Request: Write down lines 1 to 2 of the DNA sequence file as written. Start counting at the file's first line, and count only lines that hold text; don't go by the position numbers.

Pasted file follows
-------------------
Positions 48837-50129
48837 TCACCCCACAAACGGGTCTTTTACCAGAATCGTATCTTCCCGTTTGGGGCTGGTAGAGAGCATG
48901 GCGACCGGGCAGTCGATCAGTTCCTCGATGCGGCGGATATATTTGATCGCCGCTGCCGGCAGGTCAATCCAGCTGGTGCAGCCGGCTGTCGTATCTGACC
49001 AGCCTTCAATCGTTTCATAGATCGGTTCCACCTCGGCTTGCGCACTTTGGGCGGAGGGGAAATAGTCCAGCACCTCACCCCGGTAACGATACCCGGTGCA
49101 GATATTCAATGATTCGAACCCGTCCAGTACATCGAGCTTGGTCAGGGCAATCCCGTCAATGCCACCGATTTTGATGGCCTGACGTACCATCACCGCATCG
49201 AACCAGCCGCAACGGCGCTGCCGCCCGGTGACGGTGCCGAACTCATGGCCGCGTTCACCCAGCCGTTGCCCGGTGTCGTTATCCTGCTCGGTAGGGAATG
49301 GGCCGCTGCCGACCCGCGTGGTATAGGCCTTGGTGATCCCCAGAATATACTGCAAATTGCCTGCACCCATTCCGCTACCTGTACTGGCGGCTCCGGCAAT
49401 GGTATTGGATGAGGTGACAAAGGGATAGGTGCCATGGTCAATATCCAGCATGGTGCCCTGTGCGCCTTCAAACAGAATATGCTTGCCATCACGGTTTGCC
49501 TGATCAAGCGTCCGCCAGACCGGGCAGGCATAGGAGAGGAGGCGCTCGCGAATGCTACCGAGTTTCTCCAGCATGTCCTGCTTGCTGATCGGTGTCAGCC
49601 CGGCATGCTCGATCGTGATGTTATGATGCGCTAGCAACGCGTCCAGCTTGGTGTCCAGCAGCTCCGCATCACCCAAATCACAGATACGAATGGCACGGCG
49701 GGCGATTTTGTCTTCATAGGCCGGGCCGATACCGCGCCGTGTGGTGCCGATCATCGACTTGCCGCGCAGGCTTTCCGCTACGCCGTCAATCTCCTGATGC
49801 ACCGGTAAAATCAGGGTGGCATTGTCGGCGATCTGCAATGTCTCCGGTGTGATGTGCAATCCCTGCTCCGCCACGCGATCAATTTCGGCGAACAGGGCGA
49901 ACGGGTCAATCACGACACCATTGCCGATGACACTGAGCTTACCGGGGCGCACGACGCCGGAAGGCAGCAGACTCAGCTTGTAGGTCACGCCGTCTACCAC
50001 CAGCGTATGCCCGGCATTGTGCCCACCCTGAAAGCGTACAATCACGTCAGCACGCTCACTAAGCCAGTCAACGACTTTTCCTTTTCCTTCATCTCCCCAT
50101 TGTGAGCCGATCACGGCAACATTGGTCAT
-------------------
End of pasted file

Positions 48837-50129
48837 TCACCCCACAAACGGGTCTTTTACCAGAATCGTATCTTCCCGTTTGGGGCTGGTAGAGAGCATG